Recently I had two of my classes **represent visually the idea of “squaring” a number: namely, that a number times itself is literally the area of a square with side length of that beginning number**. The students cut squares from centimetre grid paper representing 10 x 10, 9 x 9, … 1 x 1 and them glued them onto construction paper. To each square they added the multiplication fact represented, as well as showing the exponential form of the number. Square numbers show up quite a bit in secondary mathematics, and helping students understand these numbers (as well as memorizing the sequence of them!) is beneficial for them as they move on.

I am always looking for math ideas to display on a bulletin board, and I think this is a good one!

Mathematically yours,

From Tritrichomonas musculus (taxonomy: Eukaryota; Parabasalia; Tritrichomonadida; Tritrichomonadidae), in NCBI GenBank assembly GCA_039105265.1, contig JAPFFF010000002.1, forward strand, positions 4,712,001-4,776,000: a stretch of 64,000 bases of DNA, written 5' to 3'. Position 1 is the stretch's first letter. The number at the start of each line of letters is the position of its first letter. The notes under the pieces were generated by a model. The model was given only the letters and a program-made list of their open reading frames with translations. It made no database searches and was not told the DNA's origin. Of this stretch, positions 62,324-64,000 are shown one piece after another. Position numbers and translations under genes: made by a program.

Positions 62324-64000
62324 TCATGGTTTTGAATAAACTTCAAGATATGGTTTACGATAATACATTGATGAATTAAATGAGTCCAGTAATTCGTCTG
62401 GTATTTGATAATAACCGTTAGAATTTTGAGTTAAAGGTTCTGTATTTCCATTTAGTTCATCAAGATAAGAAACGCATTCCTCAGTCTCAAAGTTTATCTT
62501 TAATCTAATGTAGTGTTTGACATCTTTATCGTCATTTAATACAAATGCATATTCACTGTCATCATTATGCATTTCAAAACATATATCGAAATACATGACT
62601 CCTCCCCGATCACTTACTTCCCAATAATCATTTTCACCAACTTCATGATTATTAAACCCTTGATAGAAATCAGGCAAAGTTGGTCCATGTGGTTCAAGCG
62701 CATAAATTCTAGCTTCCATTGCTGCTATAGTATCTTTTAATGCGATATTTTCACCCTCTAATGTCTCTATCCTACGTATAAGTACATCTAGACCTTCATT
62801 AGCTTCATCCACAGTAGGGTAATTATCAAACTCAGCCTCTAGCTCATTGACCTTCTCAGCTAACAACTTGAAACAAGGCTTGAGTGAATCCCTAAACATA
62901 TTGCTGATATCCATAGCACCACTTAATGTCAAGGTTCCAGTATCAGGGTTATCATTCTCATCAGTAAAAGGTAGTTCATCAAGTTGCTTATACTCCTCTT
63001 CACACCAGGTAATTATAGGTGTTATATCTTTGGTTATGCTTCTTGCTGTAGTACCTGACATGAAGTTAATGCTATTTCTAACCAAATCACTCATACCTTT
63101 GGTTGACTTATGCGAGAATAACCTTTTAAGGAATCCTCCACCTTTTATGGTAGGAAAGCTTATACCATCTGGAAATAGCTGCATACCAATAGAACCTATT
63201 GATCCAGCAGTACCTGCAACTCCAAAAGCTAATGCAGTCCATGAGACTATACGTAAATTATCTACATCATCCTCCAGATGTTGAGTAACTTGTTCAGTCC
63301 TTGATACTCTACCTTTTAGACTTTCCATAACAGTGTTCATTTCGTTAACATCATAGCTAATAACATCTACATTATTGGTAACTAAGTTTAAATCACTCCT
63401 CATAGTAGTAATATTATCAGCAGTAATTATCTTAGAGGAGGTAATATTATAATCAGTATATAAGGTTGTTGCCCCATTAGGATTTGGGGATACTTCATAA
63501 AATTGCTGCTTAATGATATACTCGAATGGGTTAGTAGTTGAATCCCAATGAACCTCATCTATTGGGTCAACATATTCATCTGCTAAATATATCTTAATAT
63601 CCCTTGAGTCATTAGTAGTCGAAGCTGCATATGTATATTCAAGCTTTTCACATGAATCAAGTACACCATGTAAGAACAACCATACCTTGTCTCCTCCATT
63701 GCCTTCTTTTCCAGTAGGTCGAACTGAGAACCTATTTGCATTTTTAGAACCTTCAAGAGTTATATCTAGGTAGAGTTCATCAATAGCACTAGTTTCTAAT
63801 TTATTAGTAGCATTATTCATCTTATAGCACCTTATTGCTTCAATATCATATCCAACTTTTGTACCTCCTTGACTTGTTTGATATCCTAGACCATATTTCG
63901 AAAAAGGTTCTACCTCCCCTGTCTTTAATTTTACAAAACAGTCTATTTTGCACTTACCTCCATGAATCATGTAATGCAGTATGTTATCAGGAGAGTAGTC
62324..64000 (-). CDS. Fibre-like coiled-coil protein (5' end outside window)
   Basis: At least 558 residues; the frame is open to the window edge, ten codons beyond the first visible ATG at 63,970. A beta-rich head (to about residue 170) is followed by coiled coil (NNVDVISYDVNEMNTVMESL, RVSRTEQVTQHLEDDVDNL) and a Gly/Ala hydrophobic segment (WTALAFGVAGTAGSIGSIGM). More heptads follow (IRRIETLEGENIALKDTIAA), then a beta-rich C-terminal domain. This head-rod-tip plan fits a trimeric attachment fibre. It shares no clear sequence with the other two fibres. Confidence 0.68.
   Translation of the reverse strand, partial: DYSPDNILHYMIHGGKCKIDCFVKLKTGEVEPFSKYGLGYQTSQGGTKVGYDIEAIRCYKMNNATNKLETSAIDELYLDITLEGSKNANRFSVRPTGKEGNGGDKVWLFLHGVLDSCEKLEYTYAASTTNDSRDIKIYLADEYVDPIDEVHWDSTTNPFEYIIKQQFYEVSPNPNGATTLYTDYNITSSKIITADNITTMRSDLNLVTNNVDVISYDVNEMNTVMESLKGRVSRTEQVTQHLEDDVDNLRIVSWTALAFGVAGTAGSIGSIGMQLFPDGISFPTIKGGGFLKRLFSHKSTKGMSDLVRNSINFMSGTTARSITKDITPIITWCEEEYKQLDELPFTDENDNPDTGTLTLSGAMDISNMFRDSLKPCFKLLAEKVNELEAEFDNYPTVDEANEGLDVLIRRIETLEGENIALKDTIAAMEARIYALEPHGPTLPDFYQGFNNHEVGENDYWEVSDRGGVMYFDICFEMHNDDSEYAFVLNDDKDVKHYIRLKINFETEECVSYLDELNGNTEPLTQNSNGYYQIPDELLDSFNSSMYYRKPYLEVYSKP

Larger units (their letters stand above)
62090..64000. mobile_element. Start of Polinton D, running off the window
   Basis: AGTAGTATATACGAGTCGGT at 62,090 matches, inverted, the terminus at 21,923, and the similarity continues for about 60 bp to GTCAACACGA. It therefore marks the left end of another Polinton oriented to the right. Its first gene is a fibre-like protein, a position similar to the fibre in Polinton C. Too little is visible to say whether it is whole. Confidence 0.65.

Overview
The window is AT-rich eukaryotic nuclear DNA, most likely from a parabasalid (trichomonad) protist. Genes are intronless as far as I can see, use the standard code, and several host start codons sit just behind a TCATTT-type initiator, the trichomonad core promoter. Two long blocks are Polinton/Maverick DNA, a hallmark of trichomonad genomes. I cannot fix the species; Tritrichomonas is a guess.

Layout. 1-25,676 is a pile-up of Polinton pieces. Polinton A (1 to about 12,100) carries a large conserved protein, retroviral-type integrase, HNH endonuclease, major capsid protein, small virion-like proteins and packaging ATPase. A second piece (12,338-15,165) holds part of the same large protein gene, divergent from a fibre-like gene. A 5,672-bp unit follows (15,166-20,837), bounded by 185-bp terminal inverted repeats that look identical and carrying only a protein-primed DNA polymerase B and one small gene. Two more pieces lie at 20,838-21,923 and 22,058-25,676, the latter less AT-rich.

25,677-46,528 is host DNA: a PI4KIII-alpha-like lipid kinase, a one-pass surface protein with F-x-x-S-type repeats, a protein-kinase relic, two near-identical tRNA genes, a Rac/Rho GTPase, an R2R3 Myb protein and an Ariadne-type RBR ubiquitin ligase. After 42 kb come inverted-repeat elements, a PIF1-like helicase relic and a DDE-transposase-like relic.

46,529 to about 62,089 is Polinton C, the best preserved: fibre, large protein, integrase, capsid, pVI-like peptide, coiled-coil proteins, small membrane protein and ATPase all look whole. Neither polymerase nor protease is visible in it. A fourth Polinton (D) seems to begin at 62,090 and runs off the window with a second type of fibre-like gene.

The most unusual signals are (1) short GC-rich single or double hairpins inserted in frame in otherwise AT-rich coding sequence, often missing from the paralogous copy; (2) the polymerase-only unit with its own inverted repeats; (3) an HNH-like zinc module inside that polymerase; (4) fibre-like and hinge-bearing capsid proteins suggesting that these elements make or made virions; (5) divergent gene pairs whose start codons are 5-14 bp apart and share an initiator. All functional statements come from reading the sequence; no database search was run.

Carollee

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Love it! For which grade did you intend the lesson? I teach fifth.

I used the lesson with a class of grade 5 students, Shawnah, but it is appropriate at any point that students are dealing with area (in different provinces, states, or countries that may be introduced into the curriculum at different grade levels). Actually, once students understand the area model of multiplication it is a useful lesson as well. I remember someone telling me the story of a university professor who was a bit surprised at the picture of square number — he was used to thinking of the concept on in symbolic form and had never visualized the fact that it actually can be shown to be a literal square. We are getting better at helping students to visualize in mathematics, and I think this is a good addition to our visual tools!